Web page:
It is easy to get caught up in the fun of bartering, but you’ve got to keep in mind that these people are also making their living this way, so try and come up with a figure in your head that you’re happy to pay before bargaining – otherwise, you could end up paying way too much, or possibly miss out on something you genuinely want. Do be careful along Legian as well, as I found it quite intimidating when the stall owners really want you to buy something and can get a little grabby. Be forceful and make sure you have made your point loud and clear that you do not want to purchase if that is the case.
Days are easily wittered away on the beach, by the pool, or shopping up a storm on Legian, but it’s night time when everything really starts happening. Every sleepy little bar or Warung (Indonesian for restaurant) comes alive with people and music and happy hour specials. You can take your choice anywhere from fine dining, to cheap eats all within a few blocks from each other. On the finer dining side of things, we enjoyed dinner at Warung Damar along Jalan Kartika with cocktails and the Indonesian specialty of Sate (meat on a stick!) all for Rp. 150,000 ($US11). For cheap eats, it was straight to the Night Food Market on Jalan Patimura (four blocks back from the beach – not truly a market, more a collection of Warungs) where a plate of delicious Mie Goreng (fried noodle) and a large Bintang will run you Rp. 50,000 ($US3.67). The famed Sky Garden Restaurant and Club also does an all-you-can-eat-and-drink buffet for Rp. 150,000 (gets messy but good if you’re really hungry and want to get pissed).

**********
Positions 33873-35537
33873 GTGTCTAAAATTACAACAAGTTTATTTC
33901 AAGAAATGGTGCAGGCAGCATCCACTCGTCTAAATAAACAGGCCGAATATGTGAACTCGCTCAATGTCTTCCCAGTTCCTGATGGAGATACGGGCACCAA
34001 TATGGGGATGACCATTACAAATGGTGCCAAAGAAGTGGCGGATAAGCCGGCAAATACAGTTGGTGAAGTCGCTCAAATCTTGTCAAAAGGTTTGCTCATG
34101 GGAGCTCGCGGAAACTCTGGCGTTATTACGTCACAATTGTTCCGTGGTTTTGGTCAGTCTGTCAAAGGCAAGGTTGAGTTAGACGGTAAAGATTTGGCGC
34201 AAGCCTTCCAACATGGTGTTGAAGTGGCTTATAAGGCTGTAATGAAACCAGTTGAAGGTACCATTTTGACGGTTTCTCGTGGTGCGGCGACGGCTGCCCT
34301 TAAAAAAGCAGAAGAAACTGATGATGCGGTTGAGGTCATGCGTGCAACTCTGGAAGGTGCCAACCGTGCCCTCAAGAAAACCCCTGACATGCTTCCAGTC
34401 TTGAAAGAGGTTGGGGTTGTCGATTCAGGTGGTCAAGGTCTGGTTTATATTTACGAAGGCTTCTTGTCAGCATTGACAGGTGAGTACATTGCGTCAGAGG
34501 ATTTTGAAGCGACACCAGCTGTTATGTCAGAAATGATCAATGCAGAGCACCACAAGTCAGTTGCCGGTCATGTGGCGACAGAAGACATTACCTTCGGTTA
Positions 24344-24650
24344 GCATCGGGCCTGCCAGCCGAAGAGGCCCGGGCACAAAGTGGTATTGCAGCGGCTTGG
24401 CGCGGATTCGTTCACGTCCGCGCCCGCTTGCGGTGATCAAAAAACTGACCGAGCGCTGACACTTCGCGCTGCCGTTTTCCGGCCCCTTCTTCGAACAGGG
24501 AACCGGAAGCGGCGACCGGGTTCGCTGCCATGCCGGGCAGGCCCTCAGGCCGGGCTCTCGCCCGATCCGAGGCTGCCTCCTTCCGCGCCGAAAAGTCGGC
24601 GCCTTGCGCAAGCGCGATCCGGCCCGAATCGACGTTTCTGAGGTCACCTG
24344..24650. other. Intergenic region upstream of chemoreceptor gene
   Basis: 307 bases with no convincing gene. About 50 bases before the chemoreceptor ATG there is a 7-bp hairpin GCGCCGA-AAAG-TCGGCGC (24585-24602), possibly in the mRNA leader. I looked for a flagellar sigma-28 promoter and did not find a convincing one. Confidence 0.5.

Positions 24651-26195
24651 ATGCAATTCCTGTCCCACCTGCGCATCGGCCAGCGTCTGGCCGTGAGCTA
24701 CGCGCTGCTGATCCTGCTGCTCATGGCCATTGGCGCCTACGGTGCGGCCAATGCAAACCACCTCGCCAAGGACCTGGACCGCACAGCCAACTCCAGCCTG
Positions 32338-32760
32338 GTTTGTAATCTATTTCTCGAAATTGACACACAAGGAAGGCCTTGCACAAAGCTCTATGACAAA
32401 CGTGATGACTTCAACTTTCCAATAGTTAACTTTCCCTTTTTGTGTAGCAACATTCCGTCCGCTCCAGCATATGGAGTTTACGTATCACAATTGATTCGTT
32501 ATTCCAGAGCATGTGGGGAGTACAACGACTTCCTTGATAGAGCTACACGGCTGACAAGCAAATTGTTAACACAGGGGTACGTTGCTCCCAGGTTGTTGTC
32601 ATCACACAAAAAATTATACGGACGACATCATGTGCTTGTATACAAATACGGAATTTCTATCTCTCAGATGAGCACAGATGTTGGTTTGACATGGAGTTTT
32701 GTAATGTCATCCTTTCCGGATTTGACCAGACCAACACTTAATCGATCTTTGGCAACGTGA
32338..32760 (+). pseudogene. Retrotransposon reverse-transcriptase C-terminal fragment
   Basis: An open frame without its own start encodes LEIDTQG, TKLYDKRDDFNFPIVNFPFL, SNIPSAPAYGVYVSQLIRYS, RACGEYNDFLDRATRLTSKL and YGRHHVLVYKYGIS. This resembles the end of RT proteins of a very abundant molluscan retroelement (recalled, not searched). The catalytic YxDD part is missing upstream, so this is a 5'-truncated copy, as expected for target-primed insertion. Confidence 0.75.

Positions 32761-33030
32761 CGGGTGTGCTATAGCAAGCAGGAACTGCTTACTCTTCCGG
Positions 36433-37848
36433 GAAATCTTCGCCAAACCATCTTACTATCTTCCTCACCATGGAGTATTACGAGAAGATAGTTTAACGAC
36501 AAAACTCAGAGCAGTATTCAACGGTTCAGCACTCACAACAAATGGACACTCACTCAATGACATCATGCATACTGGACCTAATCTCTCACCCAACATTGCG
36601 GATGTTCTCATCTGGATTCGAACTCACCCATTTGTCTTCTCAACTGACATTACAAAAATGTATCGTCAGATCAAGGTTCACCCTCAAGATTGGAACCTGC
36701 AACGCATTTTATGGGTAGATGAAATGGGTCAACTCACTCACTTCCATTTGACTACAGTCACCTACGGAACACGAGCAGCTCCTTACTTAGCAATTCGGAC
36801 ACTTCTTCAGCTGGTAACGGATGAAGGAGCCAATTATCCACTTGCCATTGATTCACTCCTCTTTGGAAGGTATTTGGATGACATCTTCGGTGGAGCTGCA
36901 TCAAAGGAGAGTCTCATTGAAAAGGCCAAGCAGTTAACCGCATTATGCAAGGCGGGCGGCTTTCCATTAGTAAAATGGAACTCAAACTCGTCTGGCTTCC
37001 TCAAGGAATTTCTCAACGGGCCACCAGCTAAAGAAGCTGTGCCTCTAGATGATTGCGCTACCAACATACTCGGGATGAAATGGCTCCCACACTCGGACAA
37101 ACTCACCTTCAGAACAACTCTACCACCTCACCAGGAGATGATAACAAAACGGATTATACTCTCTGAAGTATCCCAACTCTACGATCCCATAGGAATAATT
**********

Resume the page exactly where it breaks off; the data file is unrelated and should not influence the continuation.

Kuta really is everything everyone says about it: loud, busy, touristy, etc, but that’s kind of the point. There is no way it is a realistic portrayal of Bali, but it is a bit of entertainment – and I guess that’s how a lot of people view it. In total, we spent 7 nights in Kuta (4 before our trip to the Gili Islands, and 3 after the Gilis before heading south to Jimbaran), and that was definitely on the lengthy side.
Although Kuta treated us well enough, it all comes down to one summation: I’m glad I’ve been – but I don’t think I’d ever go back! In my opinion, there are better beaches in Bali (Uluwatu for surfing, Menjangan Island for snorkelling, Nusa Dua for swimming), there are better markets (Ubud), and there are much less touristy places to stay that are just as beautiful (Medewi, Pemuteran). Now, that’s not to put anyone else off going, as I’ve mentioned, we did lots, saw lots and had some good times, but it’s one of those places you can simply forget about once you’ve been.
Been to Kuta? What did you think? Highlights? Lowlights? Comment below to share with me your experiences 🙂